» Full Dark, No Stars - Stephen King's new novella questions mankind's ability to trust others.
[02.21.2011 by Bridget Doyle]


 » The Top 30 Albums of 2010 - Fashionably, fabulously late, our favorite music (and believe me, there was a LOT) of 2010, the year that some have called the best year for music ever. And only some of those fools work here. Plenty of usual suspects, lots of ties and a few surprises that I won't spoil, including our unexpected #1.
[12.24.2010 by The LAS Staff]


 » Live: Surfer Blood/The Drums at Lincoln Hall, Chicago, IL - Remember when Weezer used to put together records that you could sing along to and rock out to? That's what Surfer Blood's show was like!
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Music Reviews

Screaming Females - Castle Talk
»Screaming Females
Castle Talk
Don Giovanni
Trent Reznor & Atticus Ross - The Social Network [Original Soundtrack]
»Trent Reznor & Atticus Ross
The Social Network [Original Soundtrack]
The Null Corporation
Deerhunter - Halcyon Digest
Halcyon Digest
No Age - Everything in Between
»No Age
Everything in Between
Sub Pop
Robyn - Body Talk Pt. 1/ Body Talk Pt. 2
Body Talk Pt. 1/ Body Talk Pt. 2
The Walkmen - Lisbon
»The Walkmen
Fat Possum
Pete Yorn

Rating: 5.5/10 ?

September 8, 2006
The year was 2002, the place a dynamo of a club in Tempe, Arizona called Nita's Hideaway. Inside the joint was perfectly divey and hip enough to attract bands that hadn't quite broke yet but were getting close. When the club did book bigger names (Built to Spill, Modest Mouse, et cetera), they would convert their sizeable parking lot into a fantastic outdoor venue. It was in an industrial part of town and there was a surreal view of a giant electric station that was lit up like a shrine to non-sustainable power. The stage was prominent, the sound huge, the but-it's-a-dry-heat Arizona weather great for lots of cold beer under the night sky.

Nita's was the setting a few years back when a lone gentleman trotted onto the stage, acoustic guitar in hand. Without saying a word he launched into a cover of Bruce Springsteen's masterpiece "Atlantic City." He only played half of it before leading into one of his originals, but he had me - and everyone else in the sold-out lot - captivated. The singer was another Jersey boy named Pete Yorn and he was touring to support his debut album MusicForTheMorningAfter. Unfortunately Nita's is no longer there, and neither is that version of Pete Yorn. It is a lot easier to explain what happened to Nita's (permit problems) than to ponder where Pete went.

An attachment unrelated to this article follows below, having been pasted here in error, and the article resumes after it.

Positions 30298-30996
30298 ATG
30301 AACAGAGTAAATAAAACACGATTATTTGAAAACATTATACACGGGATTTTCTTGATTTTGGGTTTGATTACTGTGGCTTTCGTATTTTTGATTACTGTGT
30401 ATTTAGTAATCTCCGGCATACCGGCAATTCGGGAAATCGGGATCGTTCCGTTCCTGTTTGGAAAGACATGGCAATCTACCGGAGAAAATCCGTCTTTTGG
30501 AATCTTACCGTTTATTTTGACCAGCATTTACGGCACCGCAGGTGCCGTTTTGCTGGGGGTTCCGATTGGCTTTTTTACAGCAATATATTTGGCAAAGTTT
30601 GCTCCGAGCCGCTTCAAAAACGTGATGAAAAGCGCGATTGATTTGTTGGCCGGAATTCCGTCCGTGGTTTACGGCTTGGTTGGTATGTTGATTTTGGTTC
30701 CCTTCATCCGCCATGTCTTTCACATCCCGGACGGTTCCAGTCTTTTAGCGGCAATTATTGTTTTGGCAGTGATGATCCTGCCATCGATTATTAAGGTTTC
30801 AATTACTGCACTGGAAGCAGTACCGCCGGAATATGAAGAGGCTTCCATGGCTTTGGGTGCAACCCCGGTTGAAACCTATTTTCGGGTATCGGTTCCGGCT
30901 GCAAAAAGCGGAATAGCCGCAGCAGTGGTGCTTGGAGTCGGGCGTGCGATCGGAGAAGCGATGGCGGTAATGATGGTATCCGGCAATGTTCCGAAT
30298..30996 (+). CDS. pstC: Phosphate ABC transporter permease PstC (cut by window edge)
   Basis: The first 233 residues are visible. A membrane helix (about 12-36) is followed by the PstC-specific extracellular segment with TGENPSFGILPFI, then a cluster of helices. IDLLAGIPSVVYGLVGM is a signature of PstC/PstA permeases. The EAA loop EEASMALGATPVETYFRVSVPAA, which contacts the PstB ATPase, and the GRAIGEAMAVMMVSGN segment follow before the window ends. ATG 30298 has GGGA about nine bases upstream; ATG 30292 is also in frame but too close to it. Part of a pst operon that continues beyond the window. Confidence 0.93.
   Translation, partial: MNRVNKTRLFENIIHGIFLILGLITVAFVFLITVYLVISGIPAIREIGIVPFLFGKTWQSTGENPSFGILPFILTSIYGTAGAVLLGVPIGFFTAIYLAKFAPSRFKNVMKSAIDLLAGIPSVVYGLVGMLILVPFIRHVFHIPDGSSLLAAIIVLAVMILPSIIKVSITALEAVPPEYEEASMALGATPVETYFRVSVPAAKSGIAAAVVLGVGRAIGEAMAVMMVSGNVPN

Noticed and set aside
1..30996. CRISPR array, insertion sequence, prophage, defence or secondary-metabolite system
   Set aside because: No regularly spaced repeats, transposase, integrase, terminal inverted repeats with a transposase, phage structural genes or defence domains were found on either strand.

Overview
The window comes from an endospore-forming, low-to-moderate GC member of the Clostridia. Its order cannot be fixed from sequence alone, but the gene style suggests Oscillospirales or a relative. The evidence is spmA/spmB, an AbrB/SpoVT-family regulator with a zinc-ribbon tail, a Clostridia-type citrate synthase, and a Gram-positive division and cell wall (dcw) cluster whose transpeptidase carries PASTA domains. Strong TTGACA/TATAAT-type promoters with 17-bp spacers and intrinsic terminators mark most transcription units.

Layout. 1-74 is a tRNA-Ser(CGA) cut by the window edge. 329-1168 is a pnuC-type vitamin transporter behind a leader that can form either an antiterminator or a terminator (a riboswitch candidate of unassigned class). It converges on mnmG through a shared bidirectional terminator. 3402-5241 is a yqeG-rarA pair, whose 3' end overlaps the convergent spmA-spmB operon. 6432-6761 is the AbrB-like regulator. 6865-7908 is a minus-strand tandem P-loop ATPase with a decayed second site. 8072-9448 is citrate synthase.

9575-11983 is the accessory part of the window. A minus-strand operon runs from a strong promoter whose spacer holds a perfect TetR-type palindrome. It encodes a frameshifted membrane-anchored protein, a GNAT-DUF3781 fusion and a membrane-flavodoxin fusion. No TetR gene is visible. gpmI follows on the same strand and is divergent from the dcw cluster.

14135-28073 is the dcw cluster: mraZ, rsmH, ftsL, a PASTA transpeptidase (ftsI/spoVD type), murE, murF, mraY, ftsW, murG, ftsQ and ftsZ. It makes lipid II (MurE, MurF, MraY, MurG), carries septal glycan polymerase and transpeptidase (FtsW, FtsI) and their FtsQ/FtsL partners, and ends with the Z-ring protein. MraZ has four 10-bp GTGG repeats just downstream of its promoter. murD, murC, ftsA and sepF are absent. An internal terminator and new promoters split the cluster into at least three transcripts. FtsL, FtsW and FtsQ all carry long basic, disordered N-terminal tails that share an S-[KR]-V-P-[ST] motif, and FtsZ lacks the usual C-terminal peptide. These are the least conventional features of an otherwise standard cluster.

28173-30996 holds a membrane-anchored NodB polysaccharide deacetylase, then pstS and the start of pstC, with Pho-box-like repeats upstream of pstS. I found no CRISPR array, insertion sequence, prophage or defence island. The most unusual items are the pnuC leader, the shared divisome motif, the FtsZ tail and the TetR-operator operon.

Yorn's debut was chock full of singer-songwriter gems. It developed nicely over the entire length, working in just enough classic rock sound with a slight step toward a more independent vein. It has aged well and I still find it a satisfying listen to this day. The slip came on Yorn's sophomore output, Day I Forgot. On that record Yorn lost some of his character and passion, and began the move toward more straight-ahead songwriting; soulful compositions like "Lose You" were nowhere to be found. It now appears that on his third release, Nightcrawler, Yorn has fully abandoned any reckless abandon he might have had and has completed the transformation to tame journeyman.

Nightcrawler is essentially a sequence of fourteen overproduced songs that bleed into one another. Mind you these are not bad songs; Yorn can still write a decent hook and his rich voice is always welcome. But there is an overwhelming feeling that he is merely going through the motions. Even the subject matter of most tracks is fairly sterile, using detached metaphors to describe love and any number of social ills. The raw confessional nature of the Yorn of yore is sorely missed. The only true break comes midway, during a cover of Warren Zevon's sardonic "Spendid Isolation," and the track jumps out both lyrically and musically, seemingly out of place. As for the rest, it's a mixture of acoustic ballads, sincere rockers and even the techno-tinged "Georgie Boy," which would be more comfortable on a Postal Service record. Employing Dave Grohl to guest on drums and the Dixie Chicks to provide backing vocals doesn't do much to create diversity, and in fact it almost feels gratuitous.

The end result of Nightcrawler depends upon through which light it is viewed. As an album of easy listening rock and roll, bordering dangerously close to Adult Contemporary, it works just fine. No matter how much Pete Yorn has slid from his debut heights he is still above many of his fellow singer-songwriters. But measured against his early promise of troubadour-in-waiting it's another head scratcher. New Jersey will never produce another Boss, but four years ago I saw a guy who was at least brash enough to cover the great one, as a show opener no less. For whatever reasons Yorn has now found his comfort zone as a middle manager musician for conglomerate Sony/Columbia. Perhaps one day he will stumble into a dive bar, axe in hand, and launch into "Simonize." I'd love to be there.

Reviewed by Ari Shapiro
A staff writer for LAS, Ari Shapiro mixes up pretty unique smoothies at XOOM in hot Tucson.

See other reviews by Ari Shapiro



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